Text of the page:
Sometimes things are just plain hilarious. So it is with Pomona's TSL's latest piece, "Smiley '80s Sells Out Tickets; Students Retaliate," (link not yet available) which shed light on the fact that as many as thirty students are facing disciplinary action after they created fake wristbands using craft store supplies to get into the party.
According to one anonymous student, the fakes were "pretty flawless." But of course, Pomona still busted most of the students anyways. The article further reports that those students will be "required to attend a meeting with Dean Gerard to discuss these consequences."
(On a side note, I am informed that the Dean who emailed the students forgot to bcc them all and so, they all know who is getting punished. One student, apparently, emailed all the others and invited them all to get beers and work together on figuring out a way to get out of their rather sticky situation. Never underestimate the power of )
But why, oh why, were these these rules are established in the first place? Let's look at the article again.
"The reason we need to limit the party is based on the fire code of the building," said Kayleigh Kaneshiro '10 Co-chair of the Annual Events Subcommittee.Well, I think fire codes are silly laws: They restrict the movement of the people! Down with fire codes! Party on, baby! Disco inferno! (Yes I know that's a song from the Trammps and written in 1976, but I'm trying to stay close to the 80s theme.)
But wait. Why is Pomona following the law this time but not others?
I've found a parallel situation. (I know some Pomona readers of this blog are such a fan of analogies, so I hope they'll permit me to indulge myself.)
I guess I'll draw the parallel with immigration: Pomona makes a habit of admitting illegal immigrants and then giving them copious amounts of aid. If that weren't bad enough, Pomona gives almost no aid to legal immigrants. (To be sure, it picks six poor students to admit and give money to, but this policy has the net effect of saying, as Kelvin Lee, "Let only the eager, thoughtful, reverent, and rich internationals enter here.")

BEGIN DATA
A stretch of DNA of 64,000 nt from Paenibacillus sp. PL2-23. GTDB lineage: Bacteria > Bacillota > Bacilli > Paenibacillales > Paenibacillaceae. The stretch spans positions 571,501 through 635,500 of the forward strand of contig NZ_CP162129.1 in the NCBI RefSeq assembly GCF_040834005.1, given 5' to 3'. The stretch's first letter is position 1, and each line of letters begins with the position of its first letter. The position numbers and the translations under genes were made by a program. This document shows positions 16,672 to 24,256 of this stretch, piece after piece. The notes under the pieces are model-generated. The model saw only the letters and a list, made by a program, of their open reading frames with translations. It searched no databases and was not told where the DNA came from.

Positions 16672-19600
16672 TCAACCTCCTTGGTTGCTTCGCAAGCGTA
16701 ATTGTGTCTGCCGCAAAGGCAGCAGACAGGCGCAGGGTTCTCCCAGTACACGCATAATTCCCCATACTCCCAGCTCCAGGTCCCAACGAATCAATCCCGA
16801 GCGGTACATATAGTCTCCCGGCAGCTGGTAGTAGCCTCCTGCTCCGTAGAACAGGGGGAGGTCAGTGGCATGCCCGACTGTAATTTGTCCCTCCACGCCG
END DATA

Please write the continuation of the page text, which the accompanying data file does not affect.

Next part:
Putting aside the whole incentivizing-people-to-come-to-America-illegally-argument, I've got something of a moral problem with paying to educate people who come to America illegally and then giving nothing to people who come to America legally. Pomona effectively calls the legal international students suckers and proceeds to take all their money from them, while giving the ones who hopped the fence or overstayed their visa carte blanche. Call me old-fashioned, but I think that's wrong.
Will Dean Gerard or any other member of Pomona get a talking to for this behavior? I somehow doubt it.
Pomona restricts access to some of the most qualified applicants in the world. They just happen to have non-U.S. passports and play by the rules. Like the people who made fake wristbands to go to the dance, all they want to do was get in.
P.S. (I am informed that one of the authors of the piece, Travis Kaya, also wrote about "undocumented citizen" in a news piece in The Student Life several months ago.)